Perazzi MX2000S review: time to pay and play
I was keen to get out and try the gun so I took Mandy, one of my lady clients, to Garlands for a session. Now that Steve Lovatt has put on Pay and Play there, it’s a great place to go and practise. I managed to test two other guns while I was there, and they will follow in the next two issues of this magazine.
The targets had been slightly tweaked from the Sunday’s registered shoot, but I thought I would at least have half a chance of hitting some of the steadier clays.
Yet again it was wild and windy. First target was a pink right-to-left quartering away, followed by a left-to-right midi at medium height, crossing at speed. With my K80 I had been a bit inconsistent with the midi.
Shouldering the MX2000S, it did feel a little longer than my custom stock, but it was quite comfortable. The barrels looked like they were in the right place.
I called ‘Pull’, not really expecting much, and was somewhat surprised by the movement of this Perazzi – very smooth. I reached my kill point, squeezed the trigger and smashed the pink. I moved effortlessly to my second hold point, which was completely wrong, yet still managed to smash the midi with ease.
Hmm, I thought, new gun syndrome. Pair again, killed, pair again, killed. On to the next stand, in a small cutting in a wood. The sign said right-to-left, then on report a left-to-right. I chose my hold point and was surprised to hear the left trap fire first, with my hold point way off to the right.
Nevertheless I smashed the clay with a smoothness that I have not felt for a long time with my own gun, then smoked the low right-to-left. Pair dead, pair dead. It was a bit depressing that I was finding this 32in Perazzi hugely enjoyable to shoot.
Stand 3 had a horrible green floaty thing from the left followed by a left-to-right low pink in the ditch. Again, to my dismay, I hit them all. Next stand was a rabbit and crow sim pair. Here I did miss a crow. I took a look at my bead, which led to the barrel stopping. And so continued the test around Garlands.
There was one stand where, in Sunday’s competition, I had never touched a left-to-right battue. That had been frustrating, as I don’t usually miss all four, and I tried everything in my attempt to hit it. However, the Perazzi MX2000S made me feel like a champion. Right-to-left looper followed by the fast battue. Yes, again, smashed them all. The gun was moving at speed, but was silky smooth.
I’ve set up my K80, balanced it how I think I want it, yet I am still fighting tooth and nail with its speed and certain sight pictures. It’s got to the point where it’s actually giving me a trigger issue; not a freeze, more of a brain disruption, then a yank on the trigger. It’s difficult to explain, but I never once had that issue with the Perazzi; it felt so very pointable.
Perazzi MX2000S review: choke horrors
At the double rabbit stand I decided, somewhat late in the day, to check what chokes were in the gun. I had already sootballed many a target, and now coming on to some very close rabbits, I wondered if the chokes might be a bit tight.
I wound out the bottom choke with my fingers and saw to my dismay it revealed ¾ choke. I was dreading what would come out of the top barrel and…yes, full! I can’t remember the last time I put a full choke in my gun. Oh dear! How will I ever hit a close rabbit with ¾ and full? I have enough problem hitting them with my K80 with Skeet choke and 9s!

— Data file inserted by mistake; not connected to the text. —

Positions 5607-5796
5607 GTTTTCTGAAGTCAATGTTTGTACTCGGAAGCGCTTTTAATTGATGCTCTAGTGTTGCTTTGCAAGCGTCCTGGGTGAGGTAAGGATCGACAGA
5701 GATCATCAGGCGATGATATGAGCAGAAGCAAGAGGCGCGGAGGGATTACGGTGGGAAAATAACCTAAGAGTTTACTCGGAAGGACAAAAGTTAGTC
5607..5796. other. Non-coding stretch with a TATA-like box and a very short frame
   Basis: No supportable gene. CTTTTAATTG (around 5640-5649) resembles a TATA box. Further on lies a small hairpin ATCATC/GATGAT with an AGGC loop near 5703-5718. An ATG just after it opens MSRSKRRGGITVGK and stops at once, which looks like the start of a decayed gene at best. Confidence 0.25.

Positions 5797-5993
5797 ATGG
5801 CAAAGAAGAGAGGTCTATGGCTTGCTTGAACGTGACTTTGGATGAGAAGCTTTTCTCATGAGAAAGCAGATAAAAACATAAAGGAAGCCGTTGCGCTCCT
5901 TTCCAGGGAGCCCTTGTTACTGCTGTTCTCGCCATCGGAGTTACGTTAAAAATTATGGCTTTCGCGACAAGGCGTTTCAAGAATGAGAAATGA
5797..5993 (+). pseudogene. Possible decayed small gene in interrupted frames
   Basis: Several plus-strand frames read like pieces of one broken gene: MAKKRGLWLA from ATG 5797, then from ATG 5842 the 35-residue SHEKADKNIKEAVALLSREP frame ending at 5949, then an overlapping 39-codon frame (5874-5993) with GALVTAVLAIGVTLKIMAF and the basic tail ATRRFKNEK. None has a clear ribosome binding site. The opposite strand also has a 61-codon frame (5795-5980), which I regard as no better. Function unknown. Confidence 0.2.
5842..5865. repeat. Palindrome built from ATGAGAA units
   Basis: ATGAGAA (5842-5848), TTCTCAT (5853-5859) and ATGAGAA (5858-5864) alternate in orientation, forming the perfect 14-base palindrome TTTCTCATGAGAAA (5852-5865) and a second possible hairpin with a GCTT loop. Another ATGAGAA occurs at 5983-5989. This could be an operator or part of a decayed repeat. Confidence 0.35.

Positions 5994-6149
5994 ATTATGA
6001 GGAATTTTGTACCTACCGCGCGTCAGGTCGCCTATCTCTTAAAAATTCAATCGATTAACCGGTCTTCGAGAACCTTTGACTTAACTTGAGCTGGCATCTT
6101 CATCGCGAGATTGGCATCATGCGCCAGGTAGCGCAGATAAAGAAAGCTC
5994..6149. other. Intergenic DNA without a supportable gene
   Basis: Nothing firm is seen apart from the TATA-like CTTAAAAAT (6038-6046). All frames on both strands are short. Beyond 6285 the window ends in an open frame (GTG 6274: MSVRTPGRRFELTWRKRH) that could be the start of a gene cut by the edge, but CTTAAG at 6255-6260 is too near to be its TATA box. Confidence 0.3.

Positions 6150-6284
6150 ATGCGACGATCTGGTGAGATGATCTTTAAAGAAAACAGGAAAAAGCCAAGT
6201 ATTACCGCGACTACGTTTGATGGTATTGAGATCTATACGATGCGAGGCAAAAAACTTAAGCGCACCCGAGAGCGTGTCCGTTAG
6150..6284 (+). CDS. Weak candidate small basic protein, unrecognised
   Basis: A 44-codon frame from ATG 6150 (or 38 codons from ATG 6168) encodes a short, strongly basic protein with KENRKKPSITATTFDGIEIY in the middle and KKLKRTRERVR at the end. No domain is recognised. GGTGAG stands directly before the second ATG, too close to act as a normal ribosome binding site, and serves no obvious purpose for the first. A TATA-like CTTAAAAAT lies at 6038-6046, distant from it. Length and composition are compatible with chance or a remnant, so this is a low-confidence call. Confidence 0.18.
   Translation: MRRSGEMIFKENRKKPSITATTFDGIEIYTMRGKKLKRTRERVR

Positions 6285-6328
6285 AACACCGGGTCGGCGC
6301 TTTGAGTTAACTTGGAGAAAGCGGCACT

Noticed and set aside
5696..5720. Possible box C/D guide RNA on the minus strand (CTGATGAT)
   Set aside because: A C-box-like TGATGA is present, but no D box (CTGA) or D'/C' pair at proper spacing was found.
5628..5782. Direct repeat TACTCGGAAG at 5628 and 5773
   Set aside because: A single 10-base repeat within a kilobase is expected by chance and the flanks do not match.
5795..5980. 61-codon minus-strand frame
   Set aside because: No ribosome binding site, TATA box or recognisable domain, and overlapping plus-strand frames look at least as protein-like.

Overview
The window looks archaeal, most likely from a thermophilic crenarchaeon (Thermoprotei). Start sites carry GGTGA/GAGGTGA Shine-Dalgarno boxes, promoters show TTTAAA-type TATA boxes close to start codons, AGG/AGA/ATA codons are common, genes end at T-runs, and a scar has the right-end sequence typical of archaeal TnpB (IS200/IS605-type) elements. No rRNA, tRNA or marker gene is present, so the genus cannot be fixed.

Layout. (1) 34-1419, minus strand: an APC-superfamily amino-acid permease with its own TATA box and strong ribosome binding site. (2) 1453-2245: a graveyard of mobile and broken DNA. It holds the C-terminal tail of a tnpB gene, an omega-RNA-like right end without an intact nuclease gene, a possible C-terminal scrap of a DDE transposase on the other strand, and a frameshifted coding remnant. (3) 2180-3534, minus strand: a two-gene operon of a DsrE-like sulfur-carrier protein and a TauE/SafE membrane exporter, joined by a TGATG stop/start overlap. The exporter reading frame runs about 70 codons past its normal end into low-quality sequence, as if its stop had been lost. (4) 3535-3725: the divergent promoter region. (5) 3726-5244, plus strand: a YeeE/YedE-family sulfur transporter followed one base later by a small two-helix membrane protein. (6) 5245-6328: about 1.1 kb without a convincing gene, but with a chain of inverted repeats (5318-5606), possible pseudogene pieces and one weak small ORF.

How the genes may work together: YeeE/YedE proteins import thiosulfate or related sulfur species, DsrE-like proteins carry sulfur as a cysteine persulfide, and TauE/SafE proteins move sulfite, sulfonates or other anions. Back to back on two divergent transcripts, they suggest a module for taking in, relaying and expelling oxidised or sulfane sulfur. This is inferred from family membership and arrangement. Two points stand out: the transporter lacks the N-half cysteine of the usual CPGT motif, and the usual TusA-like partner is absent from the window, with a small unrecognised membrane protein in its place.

The first rabbit appeared from the right, curling in towards me, and disappeared in a puff of lead and smoke, closely followed by the second rabbit being smashed to smithereens.
Thinking this was a fluke, I shot two more pairs in exactly the same place – and killed the lot. Rabbits with a 32in barrelled gun with tight chokes, whatever next? This Perazzi continued to dazzle me with its superb handling and prowess.
I never thought I would find a gun with less bump than a K80, yet this Perazzi seemed to have even less felt recoil than my Krieghoff. This MX2000s weighed nearly 8lb 8oz but it was so well balanced that it didn’t feel heavy in the hand and shoulder, and moved with a speed that felt controllable and very stable. Dare I say it, I feel like I am in love with this gun!
I arrived home bubbling with enthusiasm for this Perazzi. My husband reminded me of the time, effort and money I had put in to get my K80 shooting like I wanted.
I felt like divorce was on the cards if I dared to take the MX2000S out again! I just couldn’t resist. This gun had been such a pleasure to use, it made me want to go out and shoot again. It wasn’t just new gun syndrome; I really liked it. Really really liked it.
My budget wouldn’t stretch to this particular gun, but I did get a fantastic deal from Jonathan at Mid Wales Shooting Centre in his closing down sale – and bought my very own MX2000S.
I also bought a spare adjustable stock for the gun, which I have had adjusted to suit me. So far I have shot three competitions with it. I’m still learning that I can now trust myself to swing this gun – but I have won three out of the three shoots. They weren’t excellent scores, but good enough.
I haven’t sold my Krieghoff. It’s on the back burner until I can work out how to balance it to my natural way of shooting. Meanwhile the Perazzi lets me shoot my style, my way.
I’ve just got to get rid of some bad habits now. Overall, I think the Perazzi MX2000S is one of the very best handling guns I have ever shot in my career. Build quality is second to none, its looks are very appealing. All in all ten out of ten, good job Perazzi!